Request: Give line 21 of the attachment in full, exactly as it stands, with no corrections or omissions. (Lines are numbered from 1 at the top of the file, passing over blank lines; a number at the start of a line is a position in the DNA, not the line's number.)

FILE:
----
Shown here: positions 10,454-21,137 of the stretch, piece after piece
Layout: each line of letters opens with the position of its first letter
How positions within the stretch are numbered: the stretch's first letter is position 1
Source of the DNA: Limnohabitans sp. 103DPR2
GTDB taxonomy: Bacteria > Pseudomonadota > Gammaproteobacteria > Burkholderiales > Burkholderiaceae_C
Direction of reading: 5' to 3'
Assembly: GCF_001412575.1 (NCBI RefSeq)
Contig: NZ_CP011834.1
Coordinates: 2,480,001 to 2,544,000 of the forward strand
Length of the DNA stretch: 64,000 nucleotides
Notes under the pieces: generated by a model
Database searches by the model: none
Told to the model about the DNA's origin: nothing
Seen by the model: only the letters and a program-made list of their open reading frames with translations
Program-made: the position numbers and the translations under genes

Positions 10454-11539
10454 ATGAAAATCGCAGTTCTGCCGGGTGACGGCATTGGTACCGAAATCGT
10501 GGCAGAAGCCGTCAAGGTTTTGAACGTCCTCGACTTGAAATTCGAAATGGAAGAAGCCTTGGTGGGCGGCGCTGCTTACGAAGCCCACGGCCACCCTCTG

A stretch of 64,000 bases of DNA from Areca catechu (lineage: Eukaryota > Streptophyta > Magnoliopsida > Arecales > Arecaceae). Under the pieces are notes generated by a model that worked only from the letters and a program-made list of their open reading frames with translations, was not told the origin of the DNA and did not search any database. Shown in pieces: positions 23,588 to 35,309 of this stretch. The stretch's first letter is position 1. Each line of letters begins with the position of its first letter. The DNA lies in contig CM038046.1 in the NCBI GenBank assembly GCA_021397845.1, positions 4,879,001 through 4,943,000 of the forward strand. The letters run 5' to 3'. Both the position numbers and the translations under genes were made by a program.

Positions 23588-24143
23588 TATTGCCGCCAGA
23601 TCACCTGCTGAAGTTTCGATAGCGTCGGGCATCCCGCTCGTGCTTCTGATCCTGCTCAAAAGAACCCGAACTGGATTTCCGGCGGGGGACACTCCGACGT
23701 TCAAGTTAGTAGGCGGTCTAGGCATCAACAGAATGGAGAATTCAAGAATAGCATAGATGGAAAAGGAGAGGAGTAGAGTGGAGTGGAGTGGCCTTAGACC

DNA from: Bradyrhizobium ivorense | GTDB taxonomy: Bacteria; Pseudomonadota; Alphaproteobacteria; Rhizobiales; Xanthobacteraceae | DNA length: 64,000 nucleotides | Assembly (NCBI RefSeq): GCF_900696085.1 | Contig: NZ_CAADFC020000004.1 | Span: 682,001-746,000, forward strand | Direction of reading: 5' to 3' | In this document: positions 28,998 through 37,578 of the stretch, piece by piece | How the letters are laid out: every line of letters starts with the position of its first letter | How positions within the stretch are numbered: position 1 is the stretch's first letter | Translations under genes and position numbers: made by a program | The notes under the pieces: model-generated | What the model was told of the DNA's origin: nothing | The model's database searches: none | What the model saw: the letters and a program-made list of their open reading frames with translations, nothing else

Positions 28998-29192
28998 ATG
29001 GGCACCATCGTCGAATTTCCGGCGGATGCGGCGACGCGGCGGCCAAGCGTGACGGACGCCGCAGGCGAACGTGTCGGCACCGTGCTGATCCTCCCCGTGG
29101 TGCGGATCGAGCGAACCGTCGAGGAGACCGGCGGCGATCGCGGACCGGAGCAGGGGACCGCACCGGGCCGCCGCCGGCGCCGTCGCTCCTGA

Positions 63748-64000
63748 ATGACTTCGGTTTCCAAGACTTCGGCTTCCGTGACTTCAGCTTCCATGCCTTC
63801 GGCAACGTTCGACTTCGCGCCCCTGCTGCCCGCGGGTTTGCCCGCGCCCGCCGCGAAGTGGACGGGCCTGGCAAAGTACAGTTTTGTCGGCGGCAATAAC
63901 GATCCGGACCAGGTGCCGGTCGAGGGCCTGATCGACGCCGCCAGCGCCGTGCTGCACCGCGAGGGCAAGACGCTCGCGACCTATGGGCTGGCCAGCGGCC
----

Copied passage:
23588 TATTGCCGCCAGA